The Scales of the Balance of Wisdom in Ancient Egyptian Sapiental Literature
This section is devoted to six Egyptian wisdom-teachings, written between ca. 2500 and 1075 BCE.
The first three teachings (Hordedef, Kagemni & Ptahhotep) are translated, annotated and discussed in a single paper, which also serves as a general introduction to “maat”, truth and justice and “Maat”, the goddess of the balance. The Maxims of Good Discourse of Ptahhotep indeed remain the fundamental treatise of this sapiental literature, born in scribal circles.
In Ancient Egypt, “philosophy” was not a profession, nor a trade (as it would be in the Greece of the errant Sophists teachers and pre-Socratic Eleatics). Hence, there was no word for “philosopher” (the lovers of wisdom, “sofia”) in the Greek sense (the first positive use of the word “philosopher” has been attributed to Pythagoras and Anaximander). Wisdom was regarded as something some people grew into as a result of obeying the “natural” correct laws which regulated life. Their conceptualization of these laws, although metaphorical, visual and pluriform, shows that a constant appreciation of truth, justice and integrity stood at the heart of it. These higher human values were at work in the cosmos (in things as they are) and in human cultures (in things as they ought to be), and Pharaoh was the best of the good examples.
That humans were able to turn their face and do “isefet” (evil) willingly was forcefully rejected but indeed (already then) a daily fact of life. To make tombs as well as to rob them was always a national sport. Keeping Maât was a regulative ideal which constantly functioned as a “moral eye” (cf. the white eye of undisrupted wellness). If people lived as the creatures they truly were, Maât would always be restored when out of balance and the good order would be able to endure for ever. But it is precisely because hearts choose to go wrong, that unbalance perpetuates & degenerates. Much later, bishop Augustine of Hippo said the same using other words : the free will is only there to sin … (cf. my Against the Free Will, 1999), or : one’s true will is not free, but neither is it restrained. Also in Sufism is this apparent : the word for “reality” and “truth” is both “al-haq” (one of the Most Beautiful Names cherished by Ibn’Arabî and his school).
As nobody was born wise, we see wisdom appear, in the so-called “didactical literature” of the Instructions, as an exponent of the didactical process of acquiring a just, sapiental perspective on life, i.e. the time of “follow-the-heart” (Maxims on Good Discourse, Maxim 11). Wisdom was the best a non-royal aristocrat or a common intellectual (priest, scribe) could hope for. In the Instructions, we can see it at work as the law of existence itself. Both the good discourse as the state of the hearer (who should listen) were deemed essential.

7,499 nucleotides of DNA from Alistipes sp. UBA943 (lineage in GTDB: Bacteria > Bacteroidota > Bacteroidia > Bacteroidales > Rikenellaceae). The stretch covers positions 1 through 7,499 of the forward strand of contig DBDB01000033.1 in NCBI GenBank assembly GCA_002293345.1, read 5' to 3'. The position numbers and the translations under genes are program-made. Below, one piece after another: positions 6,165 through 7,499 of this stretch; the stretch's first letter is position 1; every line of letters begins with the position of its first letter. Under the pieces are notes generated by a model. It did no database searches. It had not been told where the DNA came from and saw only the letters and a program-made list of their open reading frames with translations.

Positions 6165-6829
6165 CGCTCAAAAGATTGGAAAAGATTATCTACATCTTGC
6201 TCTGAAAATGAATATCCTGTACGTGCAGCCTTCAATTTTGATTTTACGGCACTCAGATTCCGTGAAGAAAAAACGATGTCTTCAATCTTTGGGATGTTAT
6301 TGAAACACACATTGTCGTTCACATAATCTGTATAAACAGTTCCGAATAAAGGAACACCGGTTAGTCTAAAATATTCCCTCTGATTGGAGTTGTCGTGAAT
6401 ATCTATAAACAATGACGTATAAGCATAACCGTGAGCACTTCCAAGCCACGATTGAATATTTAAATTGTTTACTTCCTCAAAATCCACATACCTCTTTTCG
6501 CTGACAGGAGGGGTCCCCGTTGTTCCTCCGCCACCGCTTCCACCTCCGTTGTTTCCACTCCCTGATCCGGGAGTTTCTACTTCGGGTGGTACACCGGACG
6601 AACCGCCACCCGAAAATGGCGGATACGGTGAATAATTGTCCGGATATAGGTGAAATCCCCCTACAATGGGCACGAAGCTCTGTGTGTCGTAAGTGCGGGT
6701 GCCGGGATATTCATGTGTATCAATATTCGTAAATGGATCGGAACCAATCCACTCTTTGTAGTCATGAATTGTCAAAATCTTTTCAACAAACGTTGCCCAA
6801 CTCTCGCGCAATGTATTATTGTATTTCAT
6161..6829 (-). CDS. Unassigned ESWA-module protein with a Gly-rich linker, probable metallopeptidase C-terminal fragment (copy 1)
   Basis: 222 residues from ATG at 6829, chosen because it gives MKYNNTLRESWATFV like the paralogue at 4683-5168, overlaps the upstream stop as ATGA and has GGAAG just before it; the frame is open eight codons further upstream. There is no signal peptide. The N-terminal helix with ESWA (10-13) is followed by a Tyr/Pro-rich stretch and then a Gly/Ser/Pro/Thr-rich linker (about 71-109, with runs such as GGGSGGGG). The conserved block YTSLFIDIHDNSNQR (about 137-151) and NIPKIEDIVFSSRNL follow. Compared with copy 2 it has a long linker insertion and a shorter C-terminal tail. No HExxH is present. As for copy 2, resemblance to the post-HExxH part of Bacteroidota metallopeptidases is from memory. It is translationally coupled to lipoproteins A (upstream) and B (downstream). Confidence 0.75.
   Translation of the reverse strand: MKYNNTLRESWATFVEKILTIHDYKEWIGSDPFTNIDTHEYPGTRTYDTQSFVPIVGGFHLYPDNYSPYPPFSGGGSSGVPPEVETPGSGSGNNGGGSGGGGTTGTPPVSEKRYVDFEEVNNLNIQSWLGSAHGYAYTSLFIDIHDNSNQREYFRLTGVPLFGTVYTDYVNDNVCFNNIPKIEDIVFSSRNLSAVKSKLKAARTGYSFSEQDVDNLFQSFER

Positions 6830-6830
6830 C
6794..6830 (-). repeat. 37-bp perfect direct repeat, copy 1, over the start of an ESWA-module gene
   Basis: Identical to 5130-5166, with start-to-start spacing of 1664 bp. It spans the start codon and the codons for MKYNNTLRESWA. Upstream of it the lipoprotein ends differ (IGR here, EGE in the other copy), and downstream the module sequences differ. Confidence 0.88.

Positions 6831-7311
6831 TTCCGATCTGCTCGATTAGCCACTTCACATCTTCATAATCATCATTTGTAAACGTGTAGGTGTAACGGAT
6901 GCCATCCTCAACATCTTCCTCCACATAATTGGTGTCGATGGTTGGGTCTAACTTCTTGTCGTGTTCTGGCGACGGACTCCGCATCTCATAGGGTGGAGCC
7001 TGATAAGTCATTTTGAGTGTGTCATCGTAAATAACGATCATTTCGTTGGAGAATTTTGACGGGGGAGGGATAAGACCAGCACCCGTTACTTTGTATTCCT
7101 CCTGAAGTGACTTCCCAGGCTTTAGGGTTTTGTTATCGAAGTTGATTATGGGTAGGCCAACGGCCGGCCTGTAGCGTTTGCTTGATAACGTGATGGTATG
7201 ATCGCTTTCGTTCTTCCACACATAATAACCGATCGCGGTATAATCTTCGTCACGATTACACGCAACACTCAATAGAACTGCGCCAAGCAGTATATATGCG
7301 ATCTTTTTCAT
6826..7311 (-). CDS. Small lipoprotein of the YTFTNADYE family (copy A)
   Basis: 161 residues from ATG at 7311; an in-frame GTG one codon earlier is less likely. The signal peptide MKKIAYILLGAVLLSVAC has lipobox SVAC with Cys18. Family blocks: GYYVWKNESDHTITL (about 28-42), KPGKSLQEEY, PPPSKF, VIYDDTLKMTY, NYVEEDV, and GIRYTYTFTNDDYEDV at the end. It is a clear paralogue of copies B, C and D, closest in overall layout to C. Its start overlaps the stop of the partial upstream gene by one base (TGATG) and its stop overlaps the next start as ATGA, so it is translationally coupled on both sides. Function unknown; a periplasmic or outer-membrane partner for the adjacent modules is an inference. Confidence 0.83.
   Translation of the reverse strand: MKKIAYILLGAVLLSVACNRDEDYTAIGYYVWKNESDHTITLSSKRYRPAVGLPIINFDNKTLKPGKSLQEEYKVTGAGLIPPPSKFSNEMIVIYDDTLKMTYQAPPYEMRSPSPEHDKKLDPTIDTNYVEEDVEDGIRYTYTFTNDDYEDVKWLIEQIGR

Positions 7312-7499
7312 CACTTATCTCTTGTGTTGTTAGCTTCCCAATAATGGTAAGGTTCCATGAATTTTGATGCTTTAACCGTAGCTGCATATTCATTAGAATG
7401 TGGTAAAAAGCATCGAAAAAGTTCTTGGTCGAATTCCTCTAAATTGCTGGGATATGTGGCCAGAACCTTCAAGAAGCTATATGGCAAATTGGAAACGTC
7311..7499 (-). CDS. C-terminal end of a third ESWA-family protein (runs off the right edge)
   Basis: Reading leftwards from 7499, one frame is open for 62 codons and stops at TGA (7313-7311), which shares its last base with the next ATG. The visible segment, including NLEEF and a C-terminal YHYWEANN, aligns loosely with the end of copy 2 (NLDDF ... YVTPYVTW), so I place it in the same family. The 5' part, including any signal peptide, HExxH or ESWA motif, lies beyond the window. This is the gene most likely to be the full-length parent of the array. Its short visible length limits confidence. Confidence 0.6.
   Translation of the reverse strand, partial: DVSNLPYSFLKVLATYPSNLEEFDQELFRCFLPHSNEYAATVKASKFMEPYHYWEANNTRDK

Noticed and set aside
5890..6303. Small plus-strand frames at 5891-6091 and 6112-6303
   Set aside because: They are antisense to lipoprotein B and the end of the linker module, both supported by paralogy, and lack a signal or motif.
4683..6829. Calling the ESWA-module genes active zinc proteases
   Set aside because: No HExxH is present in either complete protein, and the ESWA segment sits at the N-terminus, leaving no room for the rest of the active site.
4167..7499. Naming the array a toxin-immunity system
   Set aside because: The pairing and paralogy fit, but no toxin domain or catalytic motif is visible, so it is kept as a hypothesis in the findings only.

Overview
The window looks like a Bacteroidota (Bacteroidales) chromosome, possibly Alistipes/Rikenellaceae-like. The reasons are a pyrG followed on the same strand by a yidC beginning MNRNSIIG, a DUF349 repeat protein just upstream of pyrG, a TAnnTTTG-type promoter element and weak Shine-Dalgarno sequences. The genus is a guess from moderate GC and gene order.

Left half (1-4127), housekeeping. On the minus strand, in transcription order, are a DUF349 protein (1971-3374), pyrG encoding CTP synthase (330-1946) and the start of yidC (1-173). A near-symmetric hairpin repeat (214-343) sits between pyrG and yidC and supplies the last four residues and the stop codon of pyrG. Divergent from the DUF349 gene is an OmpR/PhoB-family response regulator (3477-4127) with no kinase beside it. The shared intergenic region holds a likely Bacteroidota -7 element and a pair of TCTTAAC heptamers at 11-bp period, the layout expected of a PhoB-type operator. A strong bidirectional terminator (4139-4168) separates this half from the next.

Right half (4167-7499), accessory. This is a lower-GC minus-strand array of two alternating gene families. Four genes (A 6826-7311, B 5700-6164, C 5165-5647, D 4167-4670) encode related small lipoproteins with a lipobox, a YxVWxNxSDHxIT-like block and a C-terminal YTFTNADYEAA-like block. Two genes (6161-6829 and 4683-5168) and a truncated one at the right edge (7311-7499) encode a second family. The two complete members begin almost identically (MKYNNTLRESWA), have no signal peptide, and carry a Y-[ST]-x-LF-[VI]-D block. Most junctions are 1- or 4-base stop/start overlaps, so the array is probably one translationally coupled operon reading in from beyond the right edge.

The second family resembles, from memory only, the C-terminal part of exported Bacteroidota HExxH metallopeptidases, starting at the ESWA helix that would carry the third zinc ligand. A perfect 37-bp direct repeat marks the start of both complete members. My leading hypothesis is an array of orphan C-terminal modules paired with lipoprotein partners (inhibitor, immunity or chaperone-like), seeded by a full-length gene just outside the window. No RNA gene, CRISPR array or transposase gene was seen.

Insofar as we relate philosophy to the overall metaphysical question of the nature of the universe and humankind, Ancient Egyptian literature reveals itself to be a very fertile ground. Besides the explicit presence of wisdom in moral teachings such as this sapiental literature, we find philosophical strands, elements & perspectives in creation-texts, resurrection-texts, songs of praise (hymns), funerary spells, tales, poetry, literature of despair & ante-scientifical texts (medical, astronomical & mathematical papyri). These considerations are always intermingled with the context at hand, but as soon as a broad com parative horizon emerges, one can not deny that the Ancient Egyptians had a philosophical inclination, albeit in an ante-rational format. That this “wisdom” was not the result of a free, independent rational dialogue should trigger our interest to find out the silhouette of the Ancient Egyptian sage. He is not a disputant, but one who listens and acts out truth and justice.
It is likewise true that only in the “sapiental” genre, wisdom-teachings (i.e. knowledge which makes wise) appeared in a narrative format of their own and enjoyed a considerable popularity and historical continuity. Although the extant record of the sapiental teachings is slightly more extended than the usual instructions on papyrus (cf. Brunner, 1997), I limited myself to the translation & hermeneutical study of the following major, truly native Egyptian wisdom-teachings, concentrating on two complete and long papyri (Prisse and BM Papyrus 10474)